The truth is that the world was never as flat as we thought, and it's getting bumpier. The flaws in the premise are coming into focus. Consider the following: when energy prices and political risk go up, far-flung global supply chains make less economic sense. Low-wage workers in China look attractive -- until robots operated by highly skilled laborers at home are able to do their jobs even more cheaply. Unfettered free trade seems great until the world's fastest-growing economies won't play by the rules of the game. Read the rest…

Retail Prices vs Cost of Personal Services (02:42)

Costs and Benefits of Government Regulations (04:52)

Supply Side Market Price (03:55)

Introduction to Macroeconomics and Microeconomics (MP3 Audio Download, 35 min)

This is the first lecture from the Modern Scholar course Principles of Economics: Business, Banking, Finance and Your Everyday Life taught by Professor Peter Navarro. In this lecture Professor Navarro talks about the basics of macroeconomics and microeconomics. He provides numerous real life examples about how both macroeconomics and microeconomics affect our personal and professional lives. Professor Navarro is able to articulate a number of economic principles in a clear and concise way that is relevant to everyday life.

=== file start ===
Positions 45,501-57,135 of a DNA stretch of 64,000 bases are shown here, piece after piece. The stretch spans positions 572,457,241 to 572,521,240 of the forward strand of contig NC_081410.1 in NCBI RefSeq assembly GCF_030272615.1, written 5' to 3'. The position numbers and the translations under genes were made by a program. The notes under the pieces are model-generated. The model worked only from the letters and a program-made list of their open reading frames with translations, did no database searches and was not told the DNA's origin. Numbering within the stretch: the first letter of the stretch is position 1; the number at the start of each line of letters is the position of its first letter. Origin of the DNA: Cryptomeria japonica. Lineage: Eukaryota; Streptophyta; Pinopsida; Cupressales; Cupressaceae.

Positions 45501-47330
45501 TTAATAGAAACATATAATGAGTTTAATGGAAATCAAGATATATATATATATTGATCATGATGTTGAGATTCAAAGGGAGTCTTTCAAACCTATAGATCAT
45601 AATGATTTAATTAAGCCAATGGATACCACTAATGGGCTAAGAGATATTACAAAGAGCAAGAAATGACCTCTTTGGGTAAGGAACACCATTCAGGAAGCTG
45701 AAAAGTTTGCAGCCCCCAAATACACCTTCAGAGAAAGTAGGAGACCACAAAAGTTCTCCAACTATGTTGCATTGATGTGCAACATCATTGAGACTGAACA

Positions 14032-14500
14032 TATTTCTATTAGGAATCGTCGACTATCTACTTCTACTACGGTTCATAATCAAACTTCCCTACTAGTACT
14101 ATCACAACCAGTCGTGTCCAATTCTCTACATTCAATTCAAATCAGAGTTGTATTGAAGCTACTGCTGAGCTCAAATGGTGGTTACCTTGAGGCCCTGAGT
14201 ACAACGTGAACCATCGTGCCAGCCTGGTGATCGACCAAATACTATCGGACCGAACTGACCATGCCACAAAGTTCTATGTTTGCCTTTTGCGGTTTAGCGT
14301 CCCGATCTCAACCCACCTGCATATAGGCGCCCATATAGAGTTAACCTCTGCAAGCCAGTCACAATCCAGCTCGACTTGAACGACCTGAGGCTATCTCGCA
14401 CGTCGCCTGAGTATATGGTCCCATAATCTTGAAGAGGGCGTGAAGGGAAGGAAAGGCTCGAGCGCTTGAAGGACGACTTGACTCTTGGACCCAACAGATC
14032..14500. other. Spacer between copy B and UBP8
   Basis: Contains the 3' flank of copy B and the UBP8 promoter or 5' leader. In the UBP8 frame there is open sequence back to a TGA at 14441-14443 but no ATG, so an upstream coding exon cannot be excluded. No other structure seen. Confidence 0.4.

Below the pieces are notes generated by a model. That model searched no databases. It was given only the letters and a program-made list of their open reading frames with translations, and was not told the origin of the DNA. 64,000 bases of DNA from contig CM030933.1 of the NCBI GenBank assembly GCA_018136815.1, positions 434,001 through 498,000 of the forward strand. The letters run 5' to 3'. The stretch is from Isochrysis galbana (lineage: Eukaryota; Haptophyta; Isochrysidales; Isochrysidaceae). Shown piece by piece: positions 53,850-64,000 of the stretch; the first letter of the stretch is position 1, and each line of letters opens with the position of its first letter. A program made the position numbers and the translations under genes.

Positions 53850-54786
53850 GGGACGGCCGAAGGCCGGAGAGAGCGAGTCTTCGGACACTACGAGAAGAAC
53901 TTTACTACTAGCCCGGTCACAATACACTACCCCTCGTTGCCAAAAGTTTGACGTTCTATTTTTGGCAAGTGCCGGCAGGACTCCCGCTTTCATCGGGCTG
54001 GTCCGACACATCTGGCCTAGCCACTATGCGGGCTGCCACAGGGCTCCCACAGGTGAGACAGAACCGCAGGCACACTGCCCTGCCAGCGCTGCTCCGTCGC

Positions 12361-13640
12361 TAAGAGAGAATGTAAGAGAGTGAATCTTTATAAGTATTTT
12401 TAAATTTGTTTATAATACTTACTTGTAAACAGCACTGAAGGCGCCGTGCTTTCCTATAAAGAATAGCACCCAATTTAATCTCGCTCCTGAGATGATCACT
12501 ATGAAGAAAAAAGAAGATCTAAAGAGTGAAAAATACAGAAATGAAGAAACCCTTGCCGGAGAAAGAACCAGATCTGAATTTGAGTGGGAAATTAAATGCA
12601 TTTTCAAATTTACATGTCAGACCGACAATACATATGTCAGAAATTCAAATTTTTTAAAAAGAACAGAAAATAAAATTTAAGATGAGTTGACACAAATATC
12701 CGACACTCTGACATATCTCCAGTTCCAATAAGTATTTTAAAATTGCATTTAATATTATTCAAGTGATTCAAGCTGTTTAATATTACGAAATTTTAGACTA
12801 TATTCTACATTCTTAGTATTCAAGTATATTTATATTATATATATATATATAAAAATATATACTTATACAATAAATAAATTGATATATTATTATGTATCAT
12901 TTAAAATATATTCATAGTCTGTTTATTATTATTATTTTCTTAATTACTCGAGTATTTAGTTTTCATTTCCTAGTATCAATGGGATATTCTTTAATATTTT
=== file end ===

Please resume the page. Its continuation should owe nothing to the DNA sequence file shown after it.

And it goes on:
Adam Smith: The Invisible Hand (Online Video, 42 min) - mislabeled as video on Mill so ignore label

Introduction to Economics (iTunes Audio Podcasts, varying lengths)

The course provides a survey of economic principles and methods. It covers both microeconomics (the study of consumer choice, firm behavior and market interaction) and macroeconomics (the study of economic growth, unemployment and inflation). Special emphasis is placed on the application of economic tools to contemporary economic problems and policies.

The Strategic Importance of Global Trade (Online Video, 81 min)

The Strategic Importance of Global Trade with His Excellency Pascal Lamy, Director-General of the World Trade Organization, speaking at the Global Strategic Review 2007: The Role of NATO in Meeting Global Challenges. Professor Francois Heisbourg chairs the discussion.

Check out the 6 minute video from You Tube titled Did You Know: Shift Happens – Globalization and The Information Age. It’s a little out-of-date but still fairly accurate. I think you’ll be quite surprised by most of the statistics.

Just for the fun of it, check out Yoram Bauman’s 5-minute You Tube video, Principles of Economics Translated. It’s a hoot! You might also enjoy Every Breath Bernanke Takes, Columbia Business School’s Spring 2006 Follies spoof on The Police's Every Breath You Take featuring Dean Glenn Hubbard and aimed at former Fed Chairman Ben Bernanke.

For a completely different (and conspiracy-theory-oriented) take on the Fed, watch the following.

Part 1 (07:38)

Part 2 (09:26)

Part 3 (09:37)

Part 4 (09:59)

Part 5 (08:11)
CBO Director Douglas W. Elmendorf held a news conference on the projected economic outlook and budget deficit for fiscal year 2012 at 2012 Economic Outlook (74 min).

DOL Statistics

DOL Statistics -- General

Internet Economist

Just for fun: Personal Finance Worksheets

 Smart Money

LINK TO PLANET MONEY

 

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Copyright 1996 Amy S Glenn    
Last updated:   03/01/2017   0130